1887

Abstract

The toxin-coregulated pilus (TCP) is a critical determinant of the pathogenicity of . This bundle-forming pilus is an essential intestinal colonization factor and also serves as a receptor for CTXϕ, the filamentous phage that encodes cholera toxin (CT). TCP is a polymer of repeating subunits of the major pilin protein TcpA and is found within the pathogenicity island (VPI). In this study genetic variation at the locus in toxigenic isolates of was investigated and three novel TcpA sequences from strains V46, V52 and V54, belonging to serogroups O141, O37 and O8, respectively, were identified. These novel alleles grouped into three distinct clonal lineages. The polymorphisms in TcpA were predominantly located in the carboxyl region of TcpA in surface-exposed regions of TCP fibres. Comparison of the genetic diversity among isolates at the locus with that of , another locus within the VPI, and , a chromosomal locus, revealed that sequences are far more diverse than these other loci. Most likely, this diversity is a reflection of diversifying selection in adaptation to the host immune response or to CTXϕ susceptibility. An assessment of the functional properties of the variant sequences in the non-O1 strains was carried out by analysing whether these strains could be infected by CTXϕ and colonize the suckling mouse. Similar to El Tor strains of . O1, CTXϕ infection of these strains required the exogenous expression of , suggesting that in these strains ToxT regulates TCP expression and that these TcpA variants can serve as CTXϕ receptors. All the non-O1 serogroup isolates tested were capable of colonizing the suckling mouse small intestine, suggesting that the different TcpA variants could function as colonization factors.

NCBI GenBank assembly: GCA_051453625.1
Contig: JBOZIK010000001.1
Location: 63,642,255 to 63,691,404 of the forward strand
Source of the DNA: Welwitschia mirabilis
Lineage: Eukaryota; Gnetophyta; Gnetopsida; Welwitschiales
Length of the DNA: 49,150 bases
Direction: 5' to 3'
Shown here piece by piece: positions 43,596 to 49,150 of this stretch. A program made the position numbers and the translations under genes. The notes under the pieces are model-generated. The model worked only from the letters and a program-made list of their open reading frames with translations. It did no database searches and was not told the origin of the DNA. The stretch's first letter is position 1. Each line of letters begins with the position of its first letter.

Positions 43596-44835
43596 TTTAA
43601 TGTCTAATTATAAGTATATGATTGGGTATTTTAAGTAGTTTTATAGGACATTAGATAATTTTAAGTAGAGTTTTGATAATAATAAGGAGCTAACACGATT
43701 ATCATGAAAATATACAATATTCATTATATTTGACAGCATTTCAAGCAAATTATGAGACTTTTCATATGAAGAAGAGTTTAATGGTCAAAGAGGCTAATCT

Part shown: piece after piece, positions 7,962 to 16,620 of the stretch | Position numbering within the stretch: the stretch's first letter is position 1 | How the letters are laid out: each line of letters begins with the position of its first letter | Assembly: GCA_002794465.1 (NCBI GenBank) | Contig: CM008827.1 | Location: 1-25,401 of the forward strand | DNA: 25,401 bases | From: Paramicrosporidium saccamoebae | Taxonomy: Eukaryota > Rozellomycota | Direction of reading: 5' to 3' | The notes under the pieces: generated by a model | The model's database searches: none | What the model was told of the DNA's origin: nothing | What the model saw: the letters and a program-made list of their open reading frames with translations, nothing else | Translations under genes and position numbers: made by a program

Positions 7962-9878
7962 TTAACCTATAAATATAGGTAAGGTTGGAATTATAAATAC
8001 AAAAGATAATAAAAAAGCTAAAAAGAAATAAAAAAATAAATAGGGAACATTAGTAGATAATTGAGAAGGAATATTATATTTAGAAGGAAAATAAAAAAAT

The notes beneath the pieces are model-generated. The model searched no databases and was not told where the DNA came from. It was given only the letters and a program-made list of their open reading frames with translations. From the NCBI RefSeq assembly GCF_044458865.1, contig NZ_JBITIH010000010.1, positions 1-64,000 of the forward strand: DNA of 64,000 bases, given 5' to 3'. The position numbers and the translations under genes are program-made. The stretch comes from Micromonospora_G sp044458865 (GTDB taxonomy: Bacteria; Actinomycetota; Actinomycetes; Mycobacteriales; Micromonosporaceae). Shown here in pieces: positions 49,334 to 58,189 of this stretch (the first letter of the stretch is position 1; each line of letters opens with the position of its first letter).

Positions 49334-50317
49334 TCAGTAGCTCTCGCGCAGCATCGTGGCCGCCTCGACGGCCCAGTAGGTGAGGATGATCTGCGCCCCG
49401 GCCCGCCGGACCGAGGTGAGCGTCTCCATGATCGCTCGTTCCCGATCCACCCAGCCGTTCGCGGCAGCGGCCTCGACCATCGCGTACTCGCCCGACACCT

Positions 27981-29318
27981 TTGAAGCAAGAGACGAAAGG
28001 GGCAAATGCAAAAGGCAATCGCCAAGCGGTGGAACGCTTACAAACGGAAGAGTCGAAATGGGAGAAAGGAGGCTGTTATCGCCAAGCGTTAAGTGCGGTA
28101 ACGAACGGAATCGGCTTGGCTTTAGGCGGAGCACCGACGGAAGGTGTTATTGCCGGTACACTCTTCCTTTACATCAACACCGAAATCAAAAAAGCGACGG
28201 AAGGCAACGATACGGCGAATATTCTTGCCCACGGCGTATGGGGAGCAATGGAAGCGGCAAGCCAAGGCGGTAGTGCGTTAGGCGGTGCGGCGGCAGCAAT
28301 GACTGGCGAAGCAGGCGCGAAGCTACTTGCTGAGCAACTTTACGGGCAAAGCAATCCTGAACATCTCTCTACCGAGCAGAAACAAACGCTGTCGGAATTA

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2002-06-01
2019-08-19
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